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Antibiotics (Basel)




Antimicrobial resistance continues to be a major threat to world health, with the continued emergence of resistant bacterial strains. Antimicrobial peptides have emerged as an attractive option for the development of novel antimicrobial compounds in part due to their ubiquity in nature and the general lack of resistance development to this class of molecules. In this work, we analyzed the antimicrobial peptide C18G and several truncated forms for efficacy and the underlying mechanistic effects of the sequence truncation. The peptides were screened for antimicrobial efficacy against several standard laboratory strains, and further analyzed using fluorescence spectroscopy to evaluate binding to model lipid membranes and bilayer disruption. The results show a clear correlation between the length of the peptide and the antimicrobial efficacy. Furthermore, there is a correlation between peptide length and the hydrophobic thickness of the bilayer, indicating that hydrophobic mismatch is likely a contributing factor to the loss of efficacy in shorter peptides.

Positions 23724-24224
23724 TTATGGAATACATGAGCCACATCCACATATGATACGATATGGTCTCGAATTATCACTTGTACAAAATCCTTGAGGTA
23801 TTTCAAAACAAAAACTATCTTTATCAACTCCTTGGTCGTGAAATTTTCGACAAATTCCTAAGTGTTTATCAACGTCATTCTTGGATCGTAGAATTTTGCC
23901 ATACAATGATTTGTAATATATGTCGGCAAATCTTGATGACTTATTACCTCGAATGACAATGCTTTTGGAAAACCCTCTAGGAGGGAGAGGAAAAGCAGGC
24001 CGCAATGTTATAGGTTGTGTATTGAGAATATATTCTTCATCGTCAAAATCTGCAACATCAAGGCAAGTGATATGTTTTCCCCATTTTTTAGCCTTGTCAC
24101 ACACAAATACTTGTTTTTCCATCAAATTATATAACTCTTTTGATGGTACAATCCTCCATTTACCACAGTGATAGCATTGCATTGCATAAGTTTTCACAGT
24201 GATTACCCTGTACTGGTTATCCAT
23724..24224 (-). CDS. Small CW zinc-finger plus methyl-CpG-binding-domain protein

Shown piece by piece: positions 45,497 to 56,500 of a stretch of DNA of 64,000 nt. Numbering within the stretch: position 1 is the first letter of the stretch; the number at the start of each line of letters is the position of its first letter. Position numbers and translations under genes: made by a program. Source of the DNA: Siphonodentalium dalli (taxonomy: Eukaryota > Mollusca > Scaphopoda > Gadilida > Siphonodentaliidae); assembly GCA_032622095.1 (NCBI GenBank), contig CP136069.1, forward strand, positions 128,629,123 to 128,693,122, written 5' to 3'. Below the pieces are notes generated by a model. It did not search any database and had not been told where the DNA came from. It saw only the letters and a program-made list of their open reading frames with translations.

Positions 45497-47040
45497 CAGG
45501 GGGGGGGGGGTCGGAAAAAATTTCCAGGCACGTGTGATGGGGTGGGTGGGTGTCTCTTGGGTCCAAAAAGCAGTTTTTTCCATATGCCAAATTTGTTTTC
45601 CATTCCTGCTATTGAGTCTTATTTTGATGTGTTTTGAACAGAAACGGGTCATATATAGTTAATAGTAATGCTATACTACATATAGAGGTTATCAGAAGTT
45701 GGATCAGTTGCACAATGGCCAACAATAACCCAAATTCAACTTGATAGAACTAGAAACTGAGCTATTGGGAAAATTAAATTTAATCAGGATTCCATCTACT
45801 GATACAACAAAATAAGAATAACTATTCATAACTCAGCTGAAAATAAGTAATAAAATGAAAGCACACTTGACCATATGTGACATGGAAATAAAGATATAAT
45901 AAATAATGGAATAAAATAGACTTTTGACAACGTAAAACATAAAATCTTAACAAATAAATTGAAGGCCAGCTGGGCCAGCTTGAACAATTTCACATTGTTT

Copyright: © 2023 by the authors. Licensee MDPI, Basel, Switzerland. This article is an open access article distributed under the terms and conditions of the Creative Commons Attribution (CC BY) license.

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Creative Commons Attribution 4.0 International License
This work is licensed under a Creative Commons Attribution 4.0 International License.